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Book Review

Meet Felicity: An American Girl by Valerie Tripp has been reviewed by Focus on the Family’s marriage and parenting magazine. It is the first book in the "Felicity" series.

Positive Elements

Spiritual Content

Sexual Content

Violent Content

Crude or Profane Language

Drug and Alcohol Content

Other Negative Elements


Pro-social Content

Objectionable Content

Summary Advisory

Plot Summary

Felicity Merriman, a Colonial girl living in Virginia shortly before the American Revolution, is worried when she learns that Jiggy Nye has a new horse. Felicity loves horses. She is concerned because Nye is a cruel man and drinks a lot. She is afraid that he will abuse the horse.

When Felicity goes with Ben, her father's apprentice, to deliver a new bit and bridle to Nye, she sees Nye struggling with the horse in his pasture. Nye refuses to buy the bit and bridle that he requested, saying the horse is too wild. Ben is convinced the horse will never trust anyone because of Nye, but Felicity doesn't agree. She names the horse Penny because of its shiny copper coat. Mr. Merriman also fears for the horse's safety in the hands of Nye, and Felicity decides she must help the animal.

A week of rain keeps Felicity inside doing needlework, but she doesn't have the patience for it. The rain finally lets up, and Mrs. Merriman sends Felicity on an errand. After completing the chore, Felicity visits Penny and sees that Nye is again frustrated with the horse. He threatens to give her to anyone who manages to ride her. This gives Felicity the hope that she could own and care for Penny, if she can tame the horse.

Though her parents forbid her to visit the horse again, Felicity leaves the house before dawn to bring Penny an apple. When Mrs. Merriman asks how Felicity dirtied her skirts, Felicity lies and says she had been gardening. Felicity then steals Ben's church breeches and wears them to run to Nye's pasture and back every morning. Felicity visits Penny for the next several weeks, slowly helping the horse learn to trust her.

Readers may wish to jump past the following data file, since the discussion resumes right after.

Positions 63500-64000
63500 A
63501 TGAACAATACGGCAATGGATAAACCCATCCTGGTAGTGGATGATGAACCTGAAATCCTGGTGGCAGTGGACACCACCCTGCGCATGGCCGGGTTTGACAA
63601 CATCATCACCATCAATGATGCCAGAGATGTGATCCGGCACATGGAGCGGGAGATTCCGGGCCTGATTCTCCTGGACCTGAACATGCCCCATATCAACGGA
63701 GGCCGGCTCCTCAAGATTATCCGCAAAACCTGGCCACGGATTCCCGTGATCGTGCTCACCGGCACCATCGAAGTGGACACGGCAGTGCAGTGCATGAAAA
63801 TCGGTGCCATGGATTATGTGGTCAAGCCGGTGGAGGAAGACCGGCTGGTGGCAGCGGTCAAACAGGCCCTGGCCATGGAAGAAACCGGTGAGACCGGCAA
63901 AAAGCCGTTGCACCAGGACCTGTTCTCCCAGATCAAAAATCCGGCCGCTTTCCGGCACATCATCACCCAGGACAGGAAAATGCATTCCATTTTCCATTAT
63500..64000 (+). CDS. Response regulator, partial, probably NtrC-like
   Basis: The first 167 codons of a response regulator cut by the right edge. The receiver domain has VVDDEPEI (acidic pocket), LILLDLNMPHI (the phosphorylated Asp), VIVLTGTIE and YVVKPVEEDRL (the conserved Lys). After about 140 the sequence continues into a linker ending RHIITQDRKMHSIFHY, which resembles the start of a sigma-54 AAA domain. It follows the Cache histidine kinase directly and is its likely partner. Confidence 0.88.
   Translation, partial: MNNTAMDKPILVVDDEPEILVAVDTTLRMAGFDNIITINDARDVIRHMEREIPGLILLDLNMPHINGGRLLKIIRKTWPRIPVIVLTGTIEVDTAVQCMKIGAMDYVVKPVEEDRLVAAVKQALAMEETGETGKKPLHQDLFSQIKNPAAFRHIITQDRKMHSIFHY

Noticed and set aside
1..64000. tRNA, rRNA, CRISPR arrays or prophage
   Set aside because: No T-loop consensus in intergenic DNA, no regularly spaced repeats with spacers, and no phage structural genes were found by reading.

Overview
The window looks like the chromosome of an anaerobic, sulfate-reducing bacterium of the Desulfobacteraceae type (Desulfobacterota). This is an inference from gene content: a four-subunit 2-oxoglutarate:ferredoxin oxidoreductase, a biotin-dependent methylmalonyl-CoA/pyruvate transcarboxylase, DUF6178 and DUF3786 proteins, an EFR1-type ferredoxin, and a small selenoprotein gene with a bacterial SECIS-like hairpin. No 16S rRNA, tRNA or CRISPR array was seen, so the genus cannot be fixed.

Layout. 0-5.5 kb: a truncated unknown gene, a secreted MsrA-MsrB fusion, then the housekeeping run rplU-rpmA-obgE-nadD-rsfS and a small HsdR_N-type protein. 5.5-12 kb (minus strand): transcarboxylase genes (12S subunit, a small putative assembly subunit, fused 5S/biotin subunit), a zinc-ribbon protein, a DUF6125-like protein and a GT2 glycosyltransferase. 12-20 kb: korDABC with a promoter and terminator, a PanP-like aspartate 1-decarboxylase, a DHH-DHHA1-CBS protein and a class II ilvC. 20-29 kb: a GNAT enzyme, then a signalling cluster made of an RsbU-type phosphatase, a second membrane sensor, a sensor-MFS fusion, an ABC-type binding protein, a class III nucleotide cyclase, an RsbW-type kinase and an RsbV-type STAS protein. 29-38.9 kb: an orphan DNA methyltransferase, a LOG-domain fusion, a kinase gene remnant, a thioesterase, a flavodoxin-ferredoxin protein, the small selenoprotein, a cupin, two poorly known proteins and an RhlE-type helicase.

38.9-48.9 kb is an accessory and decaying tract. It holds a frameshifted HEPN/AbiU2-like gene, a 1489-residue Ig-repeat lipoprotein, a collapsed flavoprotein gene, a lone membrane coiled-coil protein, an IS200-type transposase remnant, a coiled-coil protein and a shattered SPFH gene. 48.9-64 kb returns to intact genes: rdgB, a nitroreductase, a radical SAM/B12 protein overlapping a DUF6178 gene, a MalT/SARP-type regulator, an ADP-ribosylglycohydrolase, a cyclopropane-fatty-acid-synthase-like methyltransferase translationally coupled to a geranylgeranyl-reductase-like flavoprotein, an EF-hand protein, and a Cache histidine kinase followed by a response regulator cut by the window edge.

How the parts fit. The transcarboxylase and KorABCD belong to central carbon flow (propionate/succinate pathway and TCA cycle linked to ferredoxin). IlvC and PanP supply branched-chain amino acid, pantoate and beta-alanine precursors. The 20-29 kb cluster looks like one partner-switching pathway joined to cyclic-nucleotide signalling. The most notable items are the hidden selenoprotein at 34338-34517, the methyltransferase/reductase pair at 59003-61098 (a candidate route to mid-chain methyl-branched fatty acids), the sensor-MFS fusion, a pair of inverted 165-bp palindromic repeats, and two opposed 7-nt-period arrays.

After a month, Ben finds Felicity hiding his breeches in the stable and demands an explanation. More surprised and impressed than upset, Ben promises not to tell Felicity's parents that she's been visiting the horse.

Penny now trusts Felicity enough to be ridden. With Nye's statement in mind, Felicity rides the horse through town back to her own home. Her parents are stunned to learn of her morning shenanigans.

Mr. Merriman explains that she must bring the horse back to its rightful owner, yet he and Mrs. Merriman are impressed that Felicity had the patience to tame the mare. When Nye arrives and demands his horse back, Felicity is heartbroken. Her father gently explains that simply riding the horse could not be enough to own her, but also says he is proud of her efforts.

Felicity realizes that she can't own Penny, but she wants the horse to survive, so she sets it free. Felicity eventually returns home, sad but satisfied.

Christian Beliefs

The Merriman family attends church on Sundays.

Other Belief Systems


Authority Roles

Both Mr. and Mrs. Merriman tell Felicity to do (or not do) specific things, and gently and clearly explain why. Felicity is given charge of her younger siblings when her parents run errands. Though Ben has no real authority, Felicity looks up to him.





Discussion Topics

Get free discussion questions for this book and others, at FocusOnTheFamily.com/discuss-books.

Additional Comments/Notes

You can request a review of a title you can't find at reviewrequests@family.org.

Book reviews cover the content, themes and worldviews of fiction books, not their literary merit, and equip parents to decide whether a book is appropriate for their children. The inclusion of a book's review does not constitute an endorsement by Focus on the Family.

Episode Reviews



Readability Age Range

8 and up


Valerie Tripp






Record Label



American Girl


On Video

Year Published





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